Kids love sugar, and who can blame them? The bad news is that when it comes to the integrity of his or her teeth, sugar leads to dental decay, which then results in early childhood cavities. Here at North Broad Family Dental, we want you to know how to prevent your child from getting cavities to the greatest extent possible.
From the time that her or his first baby teeth start to erupt, it’s important to maintain the regular assistance of our Elizabeth pediatric dentist as a partner in the prevention of dental decay. While those baby teeth are temporary and will fall out within just a few short years, it’s essential that they stay in until that time. There is a very delicate schedule by which baby teeth are lost and then new adult teeth grow in. Anything that interferes with that schedule may result in other teeth shifting, creating a blockage, either partially or completely, of the new teeth. That’s a set of complications that you and our Elizabeth pediatric dentist would rather avoid. The best strategy for doing so begins with good nutrition, limited sugar (and starch) in his or her diet. Dental plaque develops from sugar and starch and it erodes your child’s tooth enamel. That’s why brushing of teeth should be done first thing each morning, last thing before bed, and after meals. Flossing is a once per day task, preferably at bedtime. And you should also bring your child in for an oral examination, x-rays, and a teeth cleaning every six months. This allows for early detection and filling of existing cavities, along with the eradication of tartar buildup from plaque that wasn’t removed. Regular tartar elimination reduces the chances of future cavities.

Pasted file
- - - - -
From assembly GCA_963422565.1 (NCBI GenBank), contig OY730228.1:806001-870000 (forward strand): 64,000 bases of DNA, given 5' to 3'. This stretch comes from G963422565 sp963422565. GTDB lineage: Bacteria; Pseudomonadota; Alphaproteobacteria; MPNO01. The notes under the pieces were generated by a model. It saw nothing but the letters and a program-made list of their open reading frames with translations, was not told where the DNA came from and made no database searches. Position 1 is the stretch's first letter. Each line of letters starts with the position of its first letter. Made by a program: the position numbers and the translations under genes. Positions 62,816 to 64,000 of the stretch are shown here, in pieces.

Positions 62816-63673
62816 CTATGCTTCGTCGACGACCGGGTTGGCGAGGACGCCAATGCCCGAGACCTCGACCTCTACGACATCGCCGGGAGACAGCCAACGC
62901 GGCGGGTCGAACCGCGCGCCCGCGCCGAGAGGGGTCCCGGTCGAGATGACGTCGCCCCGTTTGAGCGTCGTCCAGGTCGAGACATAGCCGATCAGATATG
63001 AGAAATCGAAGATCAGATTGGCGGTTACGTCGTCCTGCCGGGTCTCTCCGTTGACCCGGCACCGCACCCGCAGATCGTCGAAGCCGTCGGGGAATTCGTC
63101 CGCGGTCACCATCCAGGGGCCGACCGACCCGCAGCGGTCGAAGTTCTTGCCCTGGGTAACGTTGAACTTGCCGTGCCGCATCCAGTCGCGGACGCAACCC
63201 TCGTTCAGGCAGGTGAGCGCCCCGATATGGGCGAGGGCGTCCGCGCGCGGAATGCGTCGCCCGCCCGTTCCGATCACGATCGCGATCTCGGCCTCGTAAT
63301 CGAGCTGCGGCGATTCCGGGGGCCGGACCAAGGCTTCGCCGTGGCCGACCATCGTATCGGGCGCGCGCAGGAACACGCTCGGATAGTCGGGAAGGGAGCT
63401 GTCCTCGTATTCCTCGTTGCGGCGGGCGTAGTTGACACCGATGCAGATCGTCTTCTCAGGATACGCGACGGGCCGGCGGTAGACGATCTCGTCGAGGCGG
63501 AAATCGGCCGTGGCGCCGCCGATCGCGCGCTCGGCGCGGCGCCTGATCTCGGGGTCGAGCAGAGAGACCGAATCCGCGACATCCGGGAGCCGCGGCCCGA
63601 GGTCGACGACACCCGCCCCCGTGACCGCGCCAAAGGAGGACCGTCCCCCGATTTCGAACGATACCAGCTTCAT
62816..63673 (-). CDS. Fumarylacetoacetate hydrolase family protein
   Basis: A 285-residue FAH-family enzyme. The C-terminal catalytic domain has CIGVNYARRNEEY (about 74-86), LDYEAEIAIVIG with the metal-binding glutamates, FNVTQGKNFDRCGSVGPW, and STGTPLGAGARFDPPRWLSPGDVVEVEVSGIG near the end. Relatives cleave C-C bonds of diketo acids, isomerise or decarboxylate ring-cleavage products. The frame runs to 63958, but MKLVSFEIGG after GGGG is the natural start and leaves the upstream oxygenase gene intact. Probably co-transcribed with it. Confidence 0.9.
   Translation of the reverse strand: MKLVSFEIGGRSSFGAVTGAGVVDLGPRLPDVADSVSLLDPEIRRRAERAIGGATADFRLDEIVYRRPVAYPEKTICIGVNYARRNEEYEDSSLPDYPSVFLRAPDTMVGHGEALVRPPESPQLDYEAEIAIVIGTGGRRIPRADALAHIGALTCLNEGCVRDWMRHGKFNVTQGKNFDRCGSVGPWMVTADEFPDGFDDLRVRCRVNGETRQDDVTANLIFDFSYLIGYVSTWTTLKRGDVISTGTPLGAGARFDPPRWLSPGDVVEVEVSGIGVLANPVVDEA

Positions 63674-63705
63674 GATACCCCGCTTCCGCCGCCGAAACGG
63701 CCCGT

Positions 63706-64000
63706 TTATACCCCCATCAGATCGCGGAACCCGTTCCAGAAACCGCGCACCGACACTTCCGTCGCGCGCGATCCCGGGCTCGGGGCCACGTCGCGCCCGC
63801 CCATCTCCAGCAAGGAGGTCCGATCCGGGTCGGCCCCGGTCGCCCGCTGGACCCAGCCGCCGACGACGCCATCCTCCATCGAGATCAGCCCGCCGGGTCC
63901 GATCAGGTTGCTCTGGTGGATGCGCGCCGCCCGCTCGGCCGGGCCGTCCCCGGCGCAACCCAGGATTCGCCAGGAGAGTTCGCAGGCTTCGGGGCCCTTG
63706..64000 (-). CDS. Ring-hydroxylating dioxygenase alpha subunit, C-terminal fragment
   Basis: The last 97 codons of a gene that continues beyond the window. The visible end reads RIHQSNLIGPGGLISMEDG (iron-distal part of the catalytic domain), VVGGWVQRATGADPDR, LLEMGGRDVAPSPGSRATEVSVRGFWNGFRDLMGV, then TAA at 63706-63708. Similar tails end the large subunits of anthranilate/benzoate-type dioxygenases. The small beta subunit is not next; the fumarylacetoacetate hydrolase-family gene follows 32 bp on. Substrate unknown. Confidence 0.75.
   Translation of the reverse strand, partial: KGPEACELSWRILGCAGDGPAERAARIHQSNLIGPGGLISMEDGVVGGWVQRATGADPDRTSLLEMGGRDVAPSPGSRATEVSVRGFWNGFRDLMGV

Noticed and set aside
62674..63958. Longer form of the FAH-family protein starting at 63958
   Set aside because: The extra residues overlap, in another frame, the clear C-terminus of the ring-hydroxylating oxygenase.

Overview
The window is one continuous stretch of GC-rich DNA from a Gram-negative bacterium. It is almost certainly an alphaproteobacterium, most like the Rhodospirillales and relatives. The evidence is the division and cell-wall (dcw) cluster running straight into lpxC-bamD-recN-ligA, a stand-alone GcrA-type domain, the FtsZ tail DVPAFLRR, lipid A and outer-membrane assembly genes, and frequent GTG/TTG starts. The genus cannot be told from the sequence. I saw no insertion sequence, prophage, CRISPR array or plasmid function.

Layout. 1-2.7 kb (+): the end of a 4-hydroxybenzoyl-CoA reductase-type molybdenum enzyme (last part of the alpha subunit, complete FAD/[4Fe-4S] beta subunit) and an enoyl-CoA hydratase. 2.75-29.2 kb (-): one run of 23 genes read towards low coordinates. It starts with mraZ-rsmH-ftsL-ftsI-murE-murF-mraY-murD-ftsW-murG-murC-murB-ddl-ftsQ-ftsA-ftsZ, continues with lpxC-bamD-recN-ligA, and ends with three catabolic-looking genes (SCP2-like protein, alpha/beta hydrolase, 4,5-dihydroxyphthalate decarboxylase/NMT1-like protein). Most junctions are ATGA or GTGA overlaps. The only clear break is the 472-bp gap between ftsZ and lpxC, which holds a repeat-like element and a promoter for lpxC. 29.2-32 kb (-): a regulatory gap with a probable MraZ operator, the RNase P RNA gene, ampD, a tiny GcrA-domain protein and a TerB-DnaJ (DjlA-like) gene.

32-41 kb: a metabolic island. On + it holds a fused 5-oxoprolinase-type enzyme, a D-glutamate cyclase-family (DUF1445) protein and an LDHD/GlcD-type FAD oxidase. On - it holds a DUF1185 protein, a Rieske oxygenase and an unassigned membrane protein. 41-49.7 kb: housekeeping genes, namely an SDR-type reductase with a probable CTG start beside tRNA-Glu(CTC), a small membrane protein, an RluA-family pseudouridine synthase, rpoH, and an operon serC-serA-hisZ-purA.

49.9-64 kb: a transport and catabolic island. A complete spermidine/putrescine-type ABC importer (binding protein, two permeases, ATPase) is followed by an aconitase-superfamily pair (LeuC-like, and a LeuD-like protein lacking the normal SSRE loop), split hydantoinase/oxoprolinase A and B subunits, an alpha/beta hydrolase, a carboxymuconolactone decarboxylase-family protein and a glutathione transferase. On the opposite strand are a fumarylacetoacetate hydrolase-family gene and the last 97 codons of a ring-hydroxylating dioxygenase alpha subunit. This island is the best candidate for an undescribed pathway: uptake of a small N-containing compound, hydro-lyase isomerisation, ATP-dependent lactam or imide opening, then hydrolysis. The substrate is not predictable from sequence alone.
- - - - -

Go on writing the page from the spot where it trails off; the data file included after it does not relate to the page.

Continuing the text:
When it come to battling dental decay and cavities, there is nothing better than being proactive. Call our office to schedule an appointment with our Elizabeth pediatric dentist.